1. Regarding Astrocal, it’s a truly superb calculator/programmer. Emulating a Texas Instruments programmable calculator, it has extraordinary precision and range. With up to 119 significant figures and operating between 10^-9999 to 10^9999, it can compete with a mainframe and can calculate numerically with almost any precision and accuracy required, with many features (e.g. polar to Cartesian), conditional testing, etc.). I’ve used it to calculate gravitational orbits (better than Matlab), relativistic GPS clock corrections and probably anything you care to name. Just wish I had it running since 1991, I would have made much more progress towards that Nobel Prize. Well done, Vernon Hester!

    Reply
  2. Dear MULTIDOS users,

    It would be great if MULTIDOS could be used as an operating system on the FreHD. AT the moment, LSDOS, LDOS and NEWDOS 80 are provided with this system, set yup by Hank Vercoven and retailed by Ian Mavric. I’ve currently placed an order for a Model I auto-bootable FreHD from Ian.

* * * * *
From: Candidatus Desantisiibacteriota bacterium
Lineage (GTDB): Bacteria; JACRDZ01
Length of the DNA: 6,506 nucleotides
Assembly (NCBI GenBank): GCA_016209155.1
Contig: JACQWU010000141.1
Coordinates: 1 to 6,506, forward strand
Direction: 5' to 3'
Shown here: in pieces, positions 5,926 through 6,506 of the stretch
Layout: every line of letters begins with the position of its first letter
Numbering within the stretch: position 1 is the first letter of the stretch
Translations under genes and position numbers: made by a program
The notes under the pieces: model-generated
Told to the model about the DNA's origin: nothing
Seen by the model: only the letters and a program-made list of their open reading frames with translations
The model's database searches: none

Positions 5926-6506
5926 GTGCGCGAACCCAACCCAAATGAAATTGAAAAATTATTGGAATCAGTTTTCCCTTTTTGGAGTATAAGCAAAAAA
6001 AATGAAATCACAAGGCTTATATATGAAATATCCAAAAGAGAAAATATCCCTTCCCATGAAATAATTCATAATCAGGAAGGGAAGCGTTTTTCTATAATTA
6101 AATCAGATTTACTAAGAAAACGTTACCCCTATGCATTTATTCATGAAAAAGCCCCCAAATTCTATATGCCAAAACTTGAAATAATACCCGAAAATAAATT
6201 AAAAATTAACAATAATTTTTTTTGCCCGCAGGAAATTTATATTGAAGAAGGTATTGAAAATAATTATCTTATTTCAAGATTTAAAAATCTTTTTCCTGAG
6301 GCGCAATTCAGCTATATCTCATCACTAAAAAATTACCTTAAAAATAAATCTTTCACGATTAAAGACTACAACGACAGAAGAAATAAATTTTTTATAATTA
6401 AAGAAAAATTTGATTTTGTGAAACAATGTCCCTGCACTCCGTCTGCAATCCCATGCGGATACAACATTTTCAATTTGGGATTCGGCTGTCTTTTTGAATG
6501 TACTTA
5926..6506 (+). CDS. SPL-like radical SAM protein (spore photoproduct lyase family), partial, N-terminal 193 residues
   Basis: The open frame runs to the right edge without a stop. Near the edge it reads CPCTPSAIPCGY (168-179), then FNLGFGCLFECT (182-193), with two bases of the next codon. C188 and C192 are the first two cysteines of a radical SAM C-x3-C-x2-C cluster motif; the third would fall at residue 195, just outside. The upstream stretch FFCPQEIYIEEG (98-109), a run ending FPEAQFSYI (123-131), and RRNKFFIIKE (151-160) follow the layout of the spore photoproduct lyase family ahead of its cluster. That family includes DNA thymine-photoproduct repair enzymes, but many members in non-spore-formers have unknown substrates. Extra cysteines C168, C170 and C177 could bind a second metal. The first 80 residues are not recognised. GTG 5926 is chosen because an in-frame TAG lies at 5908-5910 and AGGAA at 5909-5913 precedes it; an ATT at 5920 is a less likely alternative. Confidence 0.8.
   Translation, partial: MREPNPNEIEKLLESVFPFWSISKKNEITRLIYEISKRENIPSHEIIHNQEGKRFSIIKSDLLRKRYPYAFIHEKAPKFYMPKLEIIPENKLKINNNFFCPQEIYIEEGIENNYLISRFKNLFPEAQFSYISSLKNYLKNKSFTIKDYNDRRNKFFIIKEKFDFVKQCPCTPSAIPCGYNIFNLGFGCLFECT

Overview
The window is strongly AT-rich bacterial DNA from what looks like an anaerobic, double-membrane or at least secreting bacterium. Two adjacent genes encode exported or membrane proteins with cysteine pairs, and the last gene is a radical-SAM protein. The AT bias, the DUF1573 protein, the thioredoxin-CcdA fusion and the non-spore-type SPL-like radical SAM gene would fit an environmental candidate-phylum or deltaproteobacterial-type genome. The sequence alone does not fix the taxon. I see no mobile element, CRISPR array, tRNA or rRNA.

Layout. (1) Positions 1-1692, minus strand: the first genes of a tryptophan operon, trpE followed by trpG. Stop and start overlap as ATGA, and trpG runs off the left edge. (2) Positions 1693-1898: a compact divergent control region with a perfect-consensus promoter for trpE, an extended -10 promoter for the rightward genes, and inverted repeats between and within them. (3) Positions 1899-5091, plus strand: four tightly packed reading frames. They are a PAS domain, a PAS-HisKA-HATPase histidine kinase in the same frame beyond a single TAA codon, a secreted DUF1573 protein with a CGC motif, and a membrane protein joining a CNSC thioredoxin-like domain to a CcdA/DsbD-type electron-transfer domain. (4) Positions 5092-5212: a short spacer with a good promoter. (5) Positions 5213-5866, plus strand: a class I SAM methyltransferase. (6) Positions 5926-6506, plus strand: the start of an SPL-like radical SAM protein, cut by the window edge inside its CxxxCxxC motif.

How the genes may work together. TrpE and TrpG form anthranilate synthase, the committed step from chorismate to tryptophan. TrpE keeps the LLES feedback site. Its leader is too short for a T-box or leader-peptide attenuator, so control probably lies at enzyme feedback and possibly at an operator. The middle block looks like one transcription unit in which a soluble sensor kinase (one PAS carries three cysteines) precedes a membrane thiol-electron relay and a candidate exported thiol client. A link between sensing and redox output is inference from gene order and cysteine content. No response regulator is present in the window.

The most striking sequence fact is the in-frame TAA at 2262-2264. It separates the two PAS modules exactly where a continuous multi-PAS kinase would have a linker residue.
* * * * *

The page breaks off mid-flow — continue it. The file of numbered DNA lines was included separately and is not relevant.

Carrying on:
Has anyone (including particularly Vernon Hester) succeeded in setting up MULTIDOS for Models I, III and 4 for operation on FreHD.

    I’m particularly keen for this capability, so that I can run the wonderful Astrocal SR52 emulator on the FreHD.

    If so, please let Ian Mavric know, so the complete power of a TRS32 emulator on Windows running MULTIDOS with Astrocal can be made available more widely with the reliability of FreHD.

    Reply